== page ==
Phony COVID-19 'Vaccine' Scammer Ordered To Repay Victims

Charles Woodman

SEATTLE, WA — A Redmond resident who sold a phony COVID-19 vaccine will be paying up for the scam, including a payment of up to $12,000 to refund his victims.

In April, Washington Attorney General sent a warning letter to Johnny Stine, owner of North Coast Biologics, after learning that his company was selling a fake coronavirus vaccine for $400. No such vaccine exists: while there are many in early stages in clinical tries, none have been approved for widespread use.

After Stine failed to heed the cease and desist, Ferguson filed a lawsuit last week, and as a result won a legally binding agreement that will repay Stine's victims. Under the consent decree, Stine will pay $8,500 to the state for the cost of the case, and will have to refund all of the patients his company sold the fake vaccine. The Attorney General's Office is now reaching out to all of Stine's victims. If they all can be found, Stine will end up refunding a total of up to $12,000.

Additionally, $30,000 is being suspended to ensure that Stine doesn't turn around and begin selling the vaccine again.

“Mr. Stine marketed a fake vaccine when Washingtonians felt particularly vulnerable,” Ferguson said. "That's not only morally wrong—it’s illegal. This resolution ensures Mr. Stine refunds the individuals he swindled. He will pay an even steeper cost if he ever tries it again."

Ferguson's office says that between early March and through April, Stine sold and "administered" his fake vaccine to at least 30 people, most of whom were Washington residents. At one point, he allegedly used Facebook to try to scam the Mayor of Friday Harbor and fought with several San Juan Island residents online when they didn't believe his claims. In select posts Stine claimed he had developed the vaccine in "half a day" and that he had tested it on himself and become immune to the virus. As the Attorney General's Office writes:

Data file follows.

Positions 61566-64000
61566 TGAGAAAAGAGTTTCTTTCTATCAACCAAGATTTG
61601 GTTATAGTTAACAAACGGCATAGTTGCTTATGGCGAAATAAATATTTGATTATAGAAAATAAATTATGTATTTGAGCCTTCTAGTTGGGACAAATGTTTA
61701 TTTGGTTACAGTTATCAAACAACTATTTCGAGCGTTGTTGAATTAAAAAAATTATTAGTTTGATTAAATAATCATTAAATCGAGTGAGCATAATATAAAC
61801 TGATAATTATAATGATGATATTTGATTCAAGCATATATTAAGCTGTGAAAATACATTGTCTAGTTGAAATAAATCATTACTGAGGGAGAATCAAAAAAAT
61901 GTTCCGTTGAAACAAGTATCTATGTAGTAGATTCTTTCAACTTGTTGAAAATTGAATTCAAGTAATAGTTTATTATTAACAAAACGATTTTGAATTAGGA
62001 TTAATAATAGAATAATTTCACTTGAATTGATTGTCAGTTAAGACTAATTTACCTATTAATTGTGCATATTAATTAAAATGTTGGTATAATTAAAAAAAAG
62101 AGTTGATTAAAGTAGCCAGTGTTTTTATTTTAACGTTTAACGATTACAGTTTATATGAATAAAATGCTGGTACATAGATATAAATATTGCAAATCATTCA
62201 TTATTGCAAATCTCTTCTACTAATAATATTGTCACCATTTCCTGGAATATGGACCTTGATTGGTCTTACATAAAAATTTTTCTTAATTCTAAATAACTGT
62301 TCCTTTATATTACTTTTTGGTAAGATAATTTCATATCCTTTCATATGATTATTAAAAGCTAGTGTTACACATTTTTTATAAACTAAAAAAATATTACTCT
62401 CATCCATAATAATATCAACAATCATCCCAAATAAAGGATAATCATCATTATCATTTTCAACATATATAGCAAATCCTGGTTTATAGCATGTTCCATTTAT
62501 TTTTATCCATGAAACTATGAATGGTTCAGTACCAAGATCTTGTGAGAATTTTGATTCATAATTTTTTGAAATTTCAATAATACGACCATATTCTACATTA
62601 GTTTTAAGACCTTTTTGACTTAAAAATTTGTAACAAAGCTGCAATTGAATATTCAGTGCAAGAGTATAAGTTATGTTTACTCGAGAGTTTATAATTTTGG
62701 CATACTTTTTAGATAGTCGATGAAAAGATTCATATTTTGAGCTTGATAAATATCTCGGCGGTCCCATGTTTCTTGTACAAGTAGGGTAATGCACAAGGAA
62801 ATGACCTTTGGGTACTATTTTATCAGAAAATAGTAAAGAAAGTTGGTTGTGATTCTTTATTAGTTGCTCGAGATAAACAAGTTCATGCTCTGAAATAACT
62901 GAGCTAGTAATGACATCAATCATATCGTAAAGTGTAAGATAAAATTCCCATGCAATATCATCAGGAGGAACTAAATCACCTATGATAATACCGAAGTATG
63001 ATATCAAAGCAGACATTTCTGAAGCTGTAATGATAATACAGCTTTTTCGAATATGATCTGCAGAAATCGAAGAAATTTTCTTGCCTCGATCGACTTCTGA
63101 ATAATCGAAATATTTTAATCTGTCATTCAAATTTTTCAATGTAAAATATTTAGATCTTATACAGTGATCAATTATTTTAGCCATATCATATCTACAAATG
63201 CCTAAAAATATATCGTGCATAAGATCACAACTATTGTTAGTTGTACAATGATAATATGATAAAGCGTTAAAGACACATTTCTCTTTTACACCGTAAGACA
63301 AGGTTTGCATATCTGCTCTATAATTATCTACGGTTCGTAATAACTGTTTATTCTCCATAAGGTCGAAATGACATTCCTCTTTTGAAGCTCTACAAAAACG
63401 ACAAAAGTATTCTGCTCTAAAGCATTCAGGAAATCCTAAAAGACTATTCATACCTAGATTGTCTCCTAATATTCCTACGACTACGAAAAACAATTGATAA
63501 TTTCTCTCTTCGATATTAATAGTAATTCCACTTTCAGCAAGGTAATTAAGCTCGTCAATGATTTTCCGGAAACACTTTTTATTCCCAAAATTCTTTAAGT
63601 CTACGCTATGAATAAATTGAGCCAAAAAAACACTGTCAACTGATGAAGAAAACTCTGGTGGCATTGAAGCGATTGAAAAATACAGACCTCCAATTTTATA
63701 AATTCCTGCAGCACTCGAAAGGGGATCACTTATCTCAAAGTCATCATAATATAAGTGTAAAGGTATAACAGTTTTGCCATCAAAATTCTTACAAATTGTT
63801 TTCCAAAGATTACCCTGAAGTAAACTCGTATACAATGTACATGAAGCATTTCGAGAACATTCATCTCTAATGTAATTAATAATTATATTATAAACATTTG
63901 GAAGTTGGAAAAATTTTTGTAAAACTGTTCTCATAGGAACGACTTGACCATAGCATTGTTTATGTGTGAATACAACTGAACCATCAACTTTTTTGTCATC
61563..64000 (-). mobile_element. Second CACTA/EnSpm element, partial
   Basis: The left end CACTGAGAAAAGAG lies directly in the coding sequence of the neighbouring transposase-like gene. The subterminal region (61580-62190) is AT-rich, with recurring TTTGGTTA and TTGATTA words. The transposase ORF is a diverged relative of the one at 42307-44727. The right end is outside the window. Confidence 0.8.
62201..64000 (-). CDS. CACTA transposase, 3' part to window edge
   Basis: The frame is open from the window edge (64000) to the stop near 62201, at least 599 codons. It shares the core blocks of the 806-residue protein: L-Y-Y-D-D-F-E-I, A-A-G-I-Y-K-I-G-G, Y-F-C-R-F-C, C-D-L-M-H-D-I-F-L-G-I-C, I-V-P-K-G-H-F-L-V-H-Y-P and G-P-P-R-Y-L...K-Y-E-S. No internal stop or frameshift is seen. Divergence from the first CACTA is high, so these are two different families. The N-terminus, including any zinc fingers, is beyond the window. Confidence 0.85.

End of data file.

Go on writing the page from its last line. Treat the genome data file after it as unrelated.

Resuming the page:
In one Facebook post, Stine claimed his vaccine made him immune to COVID-19 and he had sent his product to China for testing. He later posted he would not wait for any health agencies to create or approve a vaccine and noted he would not “wait several months for something so trivial it took me half a day to design???? OMFG!” He also noted “coronaviruses are easy as [expletive] to make a vaccine against.”

As a result of Ferguson's lawsuit, Stine's company North Coast Biologics has been stripped of its Facebook page and can no longer promote phony products online. North Coast Biologics was founded in King County in 2012, but has never filed for a business license.

Protecting against other scams

The Attorney General's Office says that this case is a good reminder that everyone should be wary of potential coronavirus-related scams, and they're offering a few tips to help residents spot a deal that's too good to be true:

  • Be skeptical, remember there is no cure or vaccine for the coronavirus.
  • Don't click sketchy links, they could infect your computer with malware.
  • Don't give out your personal information to unknown sources.
  • Don't donate money to charitable organizations without researching who they are and what they do first.
  • When in doubt, check with experts. Government health departments and health care providers can help sort fact from fiction.

Victims of scams or unfair business practices during the pandemic are also encouraged to reach out to the Attorney General's Office by filing a complaint on their website at www.atg.wa.gov/file-complaint.

Related: AG Ferguson Warns Seattle Man Over Coronavirus Vaccine Claims

This article originally appeared on the Seattle Patch